Share

14
Jul

What Should Labeling of Genetically Engineered Food Look Like? USDA Seeks Your Input

(Beyond Pesticides, July 14, 2017) The U.S. Department of Agriculture (USDA) is seeking input into draft regulations that will determine whether genetically engineered (GE) ingredients [or genetically modified organisms (GMO)] are identified on products labels, or hidden behind high tech codes. Let USDA know by Monday, July 17 what you think and how important clear and meaningful labeling is. A “compromise” bill on labeling genetically engineered food was passed last year by the U.S. Congress, leaving it to USDA to decide which foods would be labeled, and how they would be labeled. In preparation for drafting regulations, USDA’s Agricultural Marketing Service (AMS) has posed 30 questions regarding the implementation of the law. AMS is accepting input until Monday, July 17. Commenting provides a chance to help shape USDA’s proposal. The law includes labeling options other than on-package labeling, such as QR codes and websites, which would only serve to hide the information this law was passed to provide. It also allows USDA to decide which GE ingredients must be disclosed. Beyond Pesticides is telling USDA the following: The definition of “bioengineering” must include all forms of genetic engineering including newer forms like CRISPR and RNA interference (RNAi). Definitions should be compatible […]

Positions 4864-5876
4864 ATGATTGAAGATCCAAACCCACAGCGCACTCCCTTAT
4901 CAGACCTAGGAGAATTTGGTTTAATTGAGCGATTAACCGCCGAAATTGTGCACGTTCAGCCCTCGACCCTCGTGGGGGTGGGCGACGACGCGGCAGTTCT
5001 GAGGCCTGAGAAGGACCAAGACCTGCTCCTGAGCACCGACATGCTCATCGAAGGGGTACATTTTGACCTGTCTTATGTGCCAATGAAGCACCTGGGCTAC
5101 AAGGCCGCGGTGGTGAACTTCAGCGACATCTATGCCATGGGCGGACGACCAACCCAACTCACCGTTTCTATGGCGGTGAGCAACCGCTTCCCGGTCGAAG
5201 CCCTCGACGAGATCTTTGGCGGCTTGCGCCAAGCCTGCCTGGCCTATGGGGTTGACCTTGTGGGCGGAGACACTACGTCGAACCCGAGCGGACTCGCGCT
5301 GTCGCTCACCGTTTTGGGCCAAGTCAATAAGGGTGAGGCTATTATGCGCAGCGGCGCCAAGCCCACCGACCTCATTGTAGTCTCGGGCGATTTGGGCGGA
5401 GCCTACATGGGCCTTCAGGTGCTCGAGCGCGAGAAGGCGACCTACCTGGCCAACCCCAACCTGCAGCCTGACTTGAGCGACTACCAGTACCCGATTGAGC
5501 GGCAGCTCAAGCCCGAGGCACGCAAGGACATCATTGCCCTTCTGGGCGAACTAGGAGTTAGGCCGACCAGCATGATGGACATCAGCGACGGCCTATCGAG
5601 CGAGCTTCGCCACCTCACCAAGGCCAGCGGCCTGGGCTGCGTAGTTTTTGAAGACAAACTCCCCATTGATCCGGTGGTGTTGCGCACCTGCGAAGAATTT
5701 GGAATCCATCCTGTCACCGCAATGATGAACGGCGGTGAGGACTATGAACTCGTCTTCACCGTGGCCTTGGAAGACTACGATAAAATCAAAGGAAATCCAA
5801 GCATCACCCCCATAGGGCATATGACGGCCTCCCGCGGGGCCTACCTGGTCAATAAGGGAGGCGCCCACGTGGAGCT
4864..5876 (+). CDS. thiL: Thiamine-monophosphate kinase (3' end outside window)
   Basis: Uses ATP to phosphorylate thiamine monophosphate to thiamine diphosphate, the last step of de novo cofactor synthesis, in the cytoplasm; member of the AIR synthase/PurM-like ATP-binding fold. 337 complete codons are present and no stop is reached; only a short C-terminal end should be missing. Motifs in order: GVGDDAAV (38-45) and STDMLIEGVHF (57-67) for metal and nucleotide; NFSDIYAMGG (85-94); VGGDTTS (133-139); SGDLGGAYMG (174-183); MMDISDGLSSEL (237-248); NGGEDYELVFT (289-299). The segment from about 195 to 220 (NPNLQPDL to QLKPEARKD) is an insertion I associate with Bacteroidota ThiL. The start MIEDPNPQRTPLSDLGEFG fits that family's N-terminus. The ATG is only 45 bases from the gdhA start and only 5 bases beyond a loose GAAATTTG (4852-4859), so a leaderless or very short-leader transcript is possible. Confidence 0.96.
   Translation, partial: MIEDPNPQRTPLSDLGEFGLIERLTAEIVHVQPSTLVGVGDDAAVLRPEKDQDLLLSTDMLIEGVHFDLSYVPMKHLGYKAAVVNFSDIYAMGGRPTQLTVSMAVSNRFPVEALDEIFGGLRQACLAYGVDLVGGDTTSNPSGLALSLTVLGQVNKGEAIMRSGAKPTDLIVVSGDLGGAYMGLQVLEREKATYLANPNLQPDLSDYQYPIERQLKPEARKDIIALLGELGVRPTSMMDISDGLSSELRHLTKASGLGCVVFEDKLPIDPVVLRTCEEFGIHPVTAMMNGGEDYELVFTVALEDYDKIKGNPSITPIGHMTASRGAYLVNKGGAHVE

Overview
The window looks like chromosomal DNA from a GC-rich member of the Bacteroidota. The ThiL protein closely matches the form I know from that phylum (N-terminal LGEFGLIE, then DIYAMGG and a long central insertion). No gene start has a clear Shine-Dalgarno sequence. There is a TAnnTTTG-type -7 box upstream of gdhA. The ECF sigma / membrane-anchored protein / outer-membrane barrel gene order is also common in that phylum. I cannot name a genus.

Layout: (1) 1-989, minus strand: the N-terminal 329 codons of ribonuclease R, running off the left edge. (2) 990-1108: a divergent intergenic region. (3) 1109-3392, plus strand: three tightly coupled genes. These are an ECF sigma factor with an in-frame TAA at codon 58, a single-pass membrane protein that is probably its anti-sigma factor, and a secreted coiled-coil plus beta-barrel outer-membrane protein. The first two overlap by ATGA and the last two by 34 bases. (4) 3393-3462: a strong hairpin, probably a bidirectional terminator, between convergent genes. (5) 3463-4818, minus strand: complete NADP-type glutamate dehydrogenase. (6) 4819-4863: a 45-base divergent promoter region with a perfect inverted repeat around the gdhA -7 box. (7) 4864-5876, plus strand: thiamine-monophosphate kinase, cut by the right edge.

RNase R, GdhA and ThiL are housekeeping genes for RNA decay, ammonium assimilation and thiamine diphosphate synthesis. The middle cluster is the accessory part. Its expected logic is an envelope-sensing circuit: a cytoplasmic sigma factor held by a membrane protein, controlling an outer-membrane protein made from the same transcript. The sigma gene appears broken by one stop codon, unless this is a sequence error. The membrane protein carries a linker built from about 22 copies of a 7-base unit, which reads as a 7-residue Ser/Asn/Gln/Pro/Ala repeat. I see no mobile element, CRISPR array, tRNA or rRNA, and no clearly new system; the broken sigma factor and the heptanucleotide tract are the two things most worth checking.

Share